From the mind of Anees Bazmee and produced by Bhushan Kumar comes Pagalpanti… a light- hearted comedy about madness at all levels. Whether it’s the 3 idiots at the centre of the story, the women who love them or their seemingly incompetent bosses, everyone in this film is taking a break from serious motifs to have a bit of fun and give audiences an all-around fun time. Anees Bazmee having had many successes with similar films such as No Entry and Mubarakan, has brought together quite the star cast for this purpose and similarly for the 5 short songs of this film has not failed to pull in some very talented music directors in Yo Yo Honey Singh, Tanishk Bagchi, Nyeem-Shabir and Sajid-Wajid.
Pagalpanti opens with a modern take on a perennial favourite from Pyar Kiya To Darna Kya (1998), Tum Par Hum Hai Akte. Neha Kakkar and Mika Singh are an almost perfect combination as both are so experienced in doing the remakes that 2019 is so filled with. Outside of this experience though this song is sadly lacking anything more than a dholak and some extra lyrics for the verses. There is heavier use of horns making this sound like a full wedding feast but from the YouTube clip is a love song between Illena D’Cruz and John Abraham.
The next song is Walla Walla and takes on a distinctly Arab feel. Designed by Nayeem-Shabir it features the vocal talents of Nakash Aziz and Neeti Mohan, all of whom come together well if what is needed is a song for a fun Arab business conference. There is a mixture of suits, some traditional, some not so much and the music reflects this by mixing a bunch of Arabic rhythms and finds a way to bring in some synth beats. There are references to Afghan images but Afghanistan itself is represented by a harmonium. The biggest possible tragedy here is that Neeti Mohan’s smooth voice is lost in reverb to bend and fit it to the fake melody of the song.
Thumka is the next song but ironically is the only one that doesn’t have a clip available on YouTube for it, so possibly an ending special. Yo Yo Honey Singh takes to the mic for some of his hip-hop/rap stylings. While there is plenty of modern club rhythms, as with most Yo Yo songs he doesn’t lose the UP/Punjab feel, whether that be in the lyrics, the use of instruments or just a bit of decent accent work. In any other film this would be the item piece but when every song seems to be taking on that mantle, this disappears into its own insignificance.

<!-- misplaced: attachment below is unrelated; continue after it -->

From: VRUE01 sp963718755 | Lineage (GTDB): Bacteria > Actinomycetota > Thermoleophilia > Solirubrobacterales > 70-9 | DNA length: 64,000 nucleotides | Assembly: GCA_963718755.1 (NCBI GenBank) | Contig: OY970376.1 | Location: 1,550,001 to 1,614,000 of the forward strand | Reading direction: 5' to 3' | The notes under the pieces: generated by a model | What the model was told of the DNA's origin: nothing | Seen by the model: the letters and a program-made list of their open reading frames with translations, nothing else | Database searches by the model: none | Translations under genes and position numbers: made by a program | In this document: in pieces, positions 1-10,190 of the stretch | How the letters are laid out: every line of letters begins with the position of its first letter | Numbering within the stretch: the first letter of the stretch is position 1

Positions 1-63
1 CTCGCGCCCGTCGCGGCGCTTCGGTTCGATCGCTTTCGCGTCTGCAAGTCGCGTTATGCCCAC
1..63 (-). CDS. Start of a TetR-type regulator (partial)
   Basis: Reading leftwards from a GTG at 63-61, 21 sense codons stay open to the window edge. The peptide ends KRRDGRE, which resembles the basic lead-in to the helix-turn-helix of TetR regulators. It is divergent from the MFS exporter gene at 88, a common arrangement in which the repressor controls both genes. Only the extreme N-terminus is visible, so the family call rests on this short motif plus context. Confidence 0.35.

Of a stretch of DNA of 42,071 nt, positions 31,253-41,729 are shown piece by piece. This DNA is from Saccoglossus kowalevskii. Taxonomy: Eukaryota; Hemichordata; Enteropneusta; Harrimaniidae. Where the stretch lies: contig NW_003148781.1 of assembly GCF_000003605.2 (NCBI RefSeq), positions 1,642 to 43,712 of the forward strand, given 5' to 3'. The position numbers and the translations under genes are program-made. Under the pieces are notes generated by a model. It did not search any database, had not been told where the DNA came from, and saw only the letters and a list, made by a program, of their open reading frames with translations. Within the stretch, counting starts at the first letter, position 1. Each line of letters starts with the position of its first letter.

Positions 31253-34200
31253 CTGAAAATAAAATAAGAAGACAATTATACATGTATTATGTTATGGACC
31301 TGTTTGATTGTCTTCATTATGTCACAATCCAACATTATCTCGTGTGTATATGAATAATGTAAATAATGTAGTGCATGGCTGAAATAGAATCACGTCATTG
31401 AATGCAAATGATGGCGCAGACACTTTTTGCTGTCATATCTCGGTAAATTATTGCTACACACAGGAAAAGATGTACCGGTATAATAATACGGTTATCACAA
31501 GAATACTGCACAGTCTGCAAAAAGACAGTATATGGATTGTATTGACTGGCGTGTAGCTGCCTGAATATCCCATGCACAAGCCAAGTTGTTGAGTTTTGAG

The longest song on this album is the next one Bimar Dil. This one is based in a haunted house with Urvashi showing off why she is rated amongst the best dancers in Bollywood. The song itself is the run of the mill modern dance song with a sensual twist: heartbeat drums, club rhythms and a smooth singer over the top. In this case it’s a familiar pairing of Jubin Nautiyal and Asees Kaur, who are making quite the singing jodi and don’t fail to deliver here. There are plenty of flourishes with flutes, violins and synth all filling in where needed, but overall this song is really the drums and Asees with everything else in support. This is different to the standard sad love song that would normally fill this part of most Bollywood albums, but its Halloween theme is a month late.
Finally, there is the title track known as Pagalpanti Title Track. The video clip is a veritable list of film bloopers from all the actors, in a fun montage of what set life really looks like. The song itself does reflect all the craziness above featuring Ipsitaa and Rahul Kothari on vocals singing interesting film tag lines e.g. “Dimag tum na laga na, kyon ke humme hai nahin”, all to an upbeat heavy trumpet backing track influenced by big band swing.
Pagalpanti proves to audiences that films can just be fun and don’t have to have a point. Especially in Bollywood, they are escapism for the masses. The music of this album fully backs this up by being completely varied and unable to find its own order in what effectively seems to be 5 item songs. So, in that aspect it’s a very good album. However, it doesn’t have any standout songs, nor does it help that since each song seems to have been done by a different music director, there are many cooks with many voices. Maybe best to consider the album the same way the film is likely to be considered in time: an interesting mix, which doesn’t require any thinking about it.